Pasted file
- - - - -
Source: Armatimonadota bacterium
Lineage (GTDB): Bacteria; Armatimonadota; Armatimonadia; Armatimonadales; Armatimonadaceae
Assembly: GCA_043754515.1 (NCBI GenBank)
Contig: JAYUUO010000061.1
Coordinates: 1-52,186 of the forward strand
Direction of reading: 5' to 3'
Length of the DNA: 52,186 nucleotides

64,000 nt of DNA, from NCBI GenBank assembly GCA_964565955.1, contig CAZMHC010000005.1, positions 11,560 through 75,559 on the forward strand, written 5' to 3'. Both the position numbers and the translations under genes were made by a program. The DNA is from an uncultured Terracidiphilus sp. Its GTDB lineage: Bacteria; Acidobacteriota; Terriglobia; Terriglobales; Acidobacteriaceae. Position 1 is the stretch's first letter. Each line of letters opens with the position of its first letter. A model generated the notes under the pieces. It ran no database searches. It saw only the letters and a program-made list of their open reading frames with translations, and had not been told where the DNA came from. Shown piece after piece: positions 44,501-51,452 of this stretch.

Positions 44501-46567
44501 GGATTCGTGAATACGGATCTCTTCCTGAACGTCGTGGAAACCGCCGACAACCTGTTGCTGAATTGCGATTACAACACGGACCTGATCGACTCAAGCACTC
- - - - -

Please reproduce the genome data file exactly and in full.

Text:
Source: Armatimonadota bacterium
Lineage (GTDB): Bacteria; Armatimonadota; Armatimonadia; Armatimonadales; Armatimonadaceae
Assembly: GCA_043754515.1 (NCBI GenBank)
Contig: JAYUUO010000061.1
Coordinates: 1-52,186 of the forward strand
Direction of reading: 5' to 3'
Length of the DNA: 52,186 nucleotides

64,000 nt of DNA, from NCBI GenBank assembly GCA_964565955.1, contig CAZMHC010000005.1, positions 11,560 through 75,559 on the forward strand, written 5' to 3'. Both the position numbers and the translations under genes were made by a program. The DNA is from an uncultured Terracidiphilus sp. Its GTDB lineage: Bacteria; Acidobacteriota; Terriglobia; Terriglobales; Acidobacteriaceae. Position 1 is the stretch's first letter. Each line of letters opens with the position of its first letter. A model generated the notes under the pieces. It ran no database searches. It saw only the letters and a program-made list of their open reading frames with translations, and had not been told where the DNA came from. Shown piece after piece: positions 44,501-51,452 of this stretch.

Positions 44501-46567
44501 GGATTCGTGAATACGGATCTCTTCCTGAACGTCGTGGAAACCGCCGACAACCTGTTGCTGAATTGCGATTACAACACGGACCTGATCGACTCAAGCACTC